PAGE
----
Mohammad Al Najjar
“I was working as a school teacher, but after I gave birth to my first child about two years ago, I had to quit my job in order to raise him because it is not an easy task and it requires that I am available to raise him.” Ola, a 32 year-old Syrian woman living in Jarablos in Northern Syria, says during our interview with her that she agreed with her husband to do that, and she quit her job at the school to raise her kid because there is no nursery that can look after him while she’s at work, and because of other reasons like the importance of a mother being near her child at an early age.
Many Syrian women had to leave their jobs to raise their children due to the lack of nurseries that can look after them while they are at work, especially that not all jobs undertaken by men can be suitable for Syrian women, due to customs and traditions governing the society.
Several Syrian women that we interviewed attribute having to leave their jobs and sit at home to the lack of suitable nurseries that can look after their children while they go to work, especially families that do not have any relatives they can depend on for that.
Extra time needed
It is a reality lived by many Syrian women after the recent emergence of the concept of working alongside the husband, breaking customs and traditions that once forbade women from working. Nevertheless, life’s commitments became bigger and could no longer be borne by the husband alone. However, some women had to quit their jobs for full-time child rearing.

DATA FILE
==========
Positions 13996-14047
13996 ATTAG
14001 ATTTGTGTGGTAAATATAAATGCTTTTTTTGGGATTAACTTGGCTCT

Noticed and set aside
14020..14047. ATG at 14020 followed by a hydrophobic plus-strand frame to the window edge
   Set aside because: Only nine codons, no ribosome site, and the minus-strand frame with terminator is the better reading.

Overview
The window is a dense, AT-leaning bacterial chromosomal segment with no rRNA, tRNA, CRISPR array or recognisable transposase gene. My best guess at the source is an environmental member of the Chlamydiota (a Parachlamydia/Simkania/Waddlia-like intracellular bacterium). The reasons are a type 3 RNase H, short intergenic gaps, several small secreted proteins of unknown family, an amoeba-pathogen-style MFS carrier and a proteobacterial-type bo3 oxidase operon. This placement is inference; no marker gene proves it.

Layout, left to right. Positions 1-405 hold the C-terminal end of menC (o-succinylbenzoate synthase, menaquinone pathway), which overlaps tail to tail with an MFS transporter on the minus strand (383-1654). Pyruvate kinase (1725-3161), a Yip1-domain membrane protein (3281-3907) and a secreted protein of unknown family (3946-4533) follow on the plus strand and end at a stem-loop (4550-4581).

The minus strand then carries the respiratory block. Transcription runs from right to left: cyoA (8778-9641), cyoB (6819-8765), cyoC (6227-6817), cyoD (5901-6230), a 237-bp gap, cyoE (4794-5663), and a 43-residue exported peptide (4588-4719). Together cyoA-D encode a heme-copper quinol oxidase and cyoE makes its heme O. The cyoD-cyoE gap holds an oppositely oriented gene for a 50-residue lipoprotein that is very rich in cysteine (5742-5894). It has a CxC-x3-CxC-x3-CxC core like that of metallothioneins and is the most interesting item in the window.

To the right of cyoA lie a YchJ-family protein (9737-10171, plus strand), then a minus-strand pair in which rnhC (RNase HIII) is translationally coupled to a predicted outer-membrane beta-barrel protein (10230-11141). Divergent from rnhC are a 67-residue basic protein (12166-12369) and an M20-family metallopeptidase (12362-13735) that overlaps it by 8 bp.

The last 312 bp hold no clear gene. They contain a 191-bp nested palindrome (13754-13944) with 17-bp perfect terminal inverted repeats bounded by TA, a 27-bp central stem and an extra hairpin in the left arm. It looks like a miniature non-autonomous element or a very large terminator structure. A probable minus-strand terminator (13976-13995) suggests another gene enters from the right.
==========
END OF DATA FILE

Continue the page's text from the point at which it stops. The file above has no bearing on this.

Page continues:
Even though the economical challenges force Syrian women to join the work force, their family obligations at the same time force them to be present alongside their children, noting there are no nurseries to look after their children during their working hours.
There are no accurate statistics for the number of women in Syria, but some governmental statistics provided a rough figure of their number. In August of last year, the Supreme Judicial Committee for Local Administration Elections of the Syrian regime announced the numbers of Syrian citizens who are eligible to choose candidates for the local administration elections.
The number of Syrian women over the age of 18 who are eligible to vote is estimated at 8,222,701 citizens, in addition to 8,126,156 male citizens. This statistical figure is the first figure issued by the regime’s government in eight years.
The average wage of any female worker or employee in Syria is considered insufficient for covering the expenses of private kindergartens, whose fees approximately range between 400 USD and 1000 USD per year.